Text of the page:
Competition Commission clears AEG Wembley Arena deal

October 2013

Live events sector


The Competition Commission (CC) has formally cleared the completed acquisition by AEG Facilities UK (AEG) of the contract to manage Wembley Arena. In its final decision,  the CC has concluded that the merger would not result in a substantial lessening of competition in the markets for the provision of venue space to promoters, provision of sponsorship opportunities or the provision of other event-related services such as catering, confirming the Commission’s preliminary ruling, published in July.

Wembley Arena was previously operated by Live Nation Entertainment. AEG is the current operator of three indoor live entertainment venues in London: The O2 Arena, the Hammersmith Apollo, and IndigO2, and has been recently awarded a five-year contract to deliver summer concerts at Hyde Park. Following the merger, AEG will operate the two largest London indoor venues: The O2 Arena and Wembley Arena. AEG is also a promoter, AEG Live (UK) Limited, and owns a ticketing service,

Martin Cave, CC Deputy Chairman and Chairman of the AEG/Wembley Inquiry Group, commented: ‘AEG’s opportunity to increase venue hire prices would be limited because factors such as capacity, availability, brand, reputation and personal preference are more important to acts booking the venue. Negotiation on the venue hire price takes place after the venue booking has been confirmed. We also considered whether AEG would have an incentive to reduce the quality of the venue after the merger and found that doing so could damage AEG both in financial terms and also in relation to its reputation at its other venues.’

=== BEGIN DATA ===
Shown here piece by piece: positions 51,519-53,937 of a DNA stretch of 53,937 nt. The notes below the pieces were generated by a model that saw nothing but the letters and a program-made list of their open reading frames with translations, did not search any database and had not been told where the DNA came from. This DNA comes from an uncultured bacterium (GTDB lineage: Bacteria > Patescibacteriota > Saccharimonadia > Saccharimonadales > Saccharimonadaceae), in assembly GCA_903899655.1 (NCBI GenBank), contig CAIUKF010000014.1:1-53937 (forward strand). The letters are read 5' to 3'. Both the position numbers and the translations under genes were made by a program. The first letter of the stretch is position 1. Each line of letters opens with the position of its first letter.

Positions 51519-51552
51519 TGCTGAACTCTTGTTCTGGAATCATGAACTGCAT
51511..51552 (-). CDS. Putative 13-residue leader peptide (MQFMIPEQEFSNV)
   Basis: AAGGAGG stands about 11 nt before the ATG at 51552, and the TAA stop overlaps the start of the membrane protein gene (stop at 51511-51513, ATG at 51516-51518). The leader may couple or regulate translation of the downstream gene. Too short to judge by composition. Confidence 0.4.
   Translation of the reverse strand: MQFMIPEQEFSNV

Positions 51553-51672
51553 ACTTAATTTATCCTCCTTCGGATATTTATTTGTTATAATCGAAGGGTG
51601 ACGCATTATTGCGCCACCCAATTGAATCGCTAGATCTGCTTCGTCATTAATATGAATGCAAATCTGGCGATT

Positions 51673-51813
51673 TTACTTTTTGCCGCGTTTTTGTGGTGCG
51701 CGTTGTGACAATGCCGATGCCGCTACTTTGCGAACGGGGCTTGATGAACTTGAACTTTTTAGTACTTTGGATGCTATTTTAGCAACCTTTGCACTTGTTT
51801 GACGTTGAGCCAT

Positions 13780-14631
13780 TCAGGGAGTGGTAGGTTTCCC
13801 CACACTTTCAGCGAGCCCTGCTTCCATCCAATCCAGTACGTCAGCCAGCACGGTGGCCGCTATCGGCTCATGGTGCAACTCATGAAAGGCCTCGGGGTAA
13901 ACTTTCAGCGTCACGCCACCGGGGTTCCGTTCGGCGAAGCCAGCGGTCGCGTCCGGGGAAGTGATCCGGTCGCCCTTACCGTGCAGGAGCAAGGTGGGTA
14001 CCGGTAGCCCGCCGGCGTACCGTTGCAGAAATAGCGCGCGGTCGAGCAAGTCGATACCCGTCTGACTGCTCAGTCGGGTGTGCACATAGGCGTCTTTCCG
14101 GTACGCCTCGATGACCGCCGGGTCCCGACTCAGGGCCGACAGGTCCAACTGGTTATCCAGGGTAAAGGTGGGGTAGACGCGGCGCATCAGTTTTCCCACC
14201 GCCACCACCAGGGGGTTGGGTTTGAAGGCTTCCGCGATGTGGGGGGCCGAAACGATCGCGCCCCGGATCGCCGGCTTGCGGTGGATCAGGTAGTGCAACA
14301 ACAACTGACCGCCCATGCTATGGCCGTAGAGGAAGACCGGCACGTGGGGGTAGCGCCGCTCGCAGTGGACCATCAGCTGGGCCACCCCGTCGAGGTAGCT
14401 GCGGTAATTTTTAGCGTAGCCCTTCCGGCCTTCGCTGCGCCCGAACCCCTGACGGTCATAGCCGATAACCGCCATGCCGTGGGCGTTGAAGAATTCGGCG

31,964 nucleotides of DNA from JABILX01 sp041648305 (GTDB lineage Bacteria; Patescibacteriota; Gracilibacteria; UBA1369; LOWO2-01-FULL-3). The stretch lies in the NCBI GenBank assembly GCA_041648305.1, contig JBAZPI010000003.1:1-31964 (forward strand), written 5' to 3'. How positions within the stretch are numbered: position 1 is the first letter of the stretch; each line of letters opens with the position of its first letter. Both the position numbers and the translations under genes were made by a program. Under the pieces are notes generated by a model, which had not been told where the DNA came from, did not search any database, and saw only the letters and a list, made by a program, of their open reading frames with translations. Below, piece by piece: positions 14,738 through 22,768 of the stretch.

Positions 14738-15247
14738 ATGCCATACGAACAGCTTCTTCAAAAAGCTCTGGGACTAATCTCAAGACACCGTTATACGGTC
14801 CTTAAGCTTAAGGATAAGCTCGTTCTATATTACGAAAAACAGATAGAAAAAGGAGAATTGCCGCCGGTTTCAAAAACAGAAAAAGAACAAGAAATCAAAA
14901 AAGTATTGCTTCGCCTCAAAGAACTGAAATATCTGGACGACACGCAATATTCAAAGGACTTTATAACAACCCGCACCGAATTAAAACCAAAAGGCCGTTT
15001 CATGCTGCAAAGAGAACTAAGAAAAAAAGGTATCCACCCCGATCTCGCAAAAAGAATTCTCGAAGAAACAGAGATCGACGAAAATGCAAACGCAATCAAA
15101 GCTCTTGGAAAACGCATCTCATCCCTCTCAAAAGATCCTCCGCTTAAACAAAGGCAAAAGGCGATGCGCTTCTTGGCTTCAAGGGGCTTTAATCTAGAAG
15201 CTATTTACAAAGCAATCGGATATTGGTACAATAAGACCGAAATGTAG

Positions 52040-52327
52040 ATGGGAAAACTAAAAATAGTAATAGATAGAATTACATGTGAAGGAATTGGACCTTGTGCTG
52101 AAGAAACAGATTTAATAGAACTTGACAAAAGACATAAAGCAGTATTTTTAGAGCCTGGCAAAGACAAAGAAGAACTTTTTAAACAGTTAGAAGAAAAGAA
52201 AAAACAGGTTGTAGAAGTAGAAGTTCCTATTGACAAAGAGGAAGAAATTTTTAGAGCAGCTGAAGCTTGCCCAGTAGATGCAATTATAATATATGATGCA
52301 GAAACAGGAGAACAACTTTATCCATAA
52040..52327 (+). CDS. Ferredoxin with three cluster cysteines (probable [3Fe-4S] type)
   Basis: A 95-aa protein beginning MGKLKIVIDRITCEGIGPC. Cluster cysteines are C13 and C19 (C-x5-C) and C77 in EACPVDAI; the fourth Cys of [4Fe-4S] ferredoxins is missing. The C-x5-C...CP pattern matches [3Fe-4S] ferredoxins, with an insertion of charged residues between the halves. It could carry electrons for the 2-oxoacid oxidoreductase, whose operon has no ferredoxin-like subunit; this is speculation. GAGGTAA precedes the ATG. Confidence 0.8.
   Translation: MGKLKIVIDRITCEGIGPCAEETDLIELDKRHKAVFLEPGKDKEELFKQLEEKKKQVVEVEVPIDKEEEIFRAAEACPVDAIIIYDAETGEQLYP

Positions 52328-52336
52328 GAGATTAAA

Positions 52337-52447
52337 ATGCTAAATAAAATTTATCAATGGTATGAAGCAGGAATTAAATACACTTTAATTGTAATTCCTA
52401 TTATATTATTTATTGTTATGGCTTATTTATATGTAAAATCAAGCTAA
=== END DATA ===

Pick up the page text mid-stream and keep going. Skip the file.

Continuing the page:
The CC also stated that, while the merged entity might have the ability to use its position as a promoter, ticket and venue operator to harm its competitors in different parts of the supply chain, either by reducing the supply of its services to its competitors or by supplying its services on worse terms, it would not have the financial incentive to do so.

Specifically, the CC has found that, if the merged entity tried to harm its competitors in these ways, it would suffer significant short-term losses in pursuit of very uncertain long-term gains.

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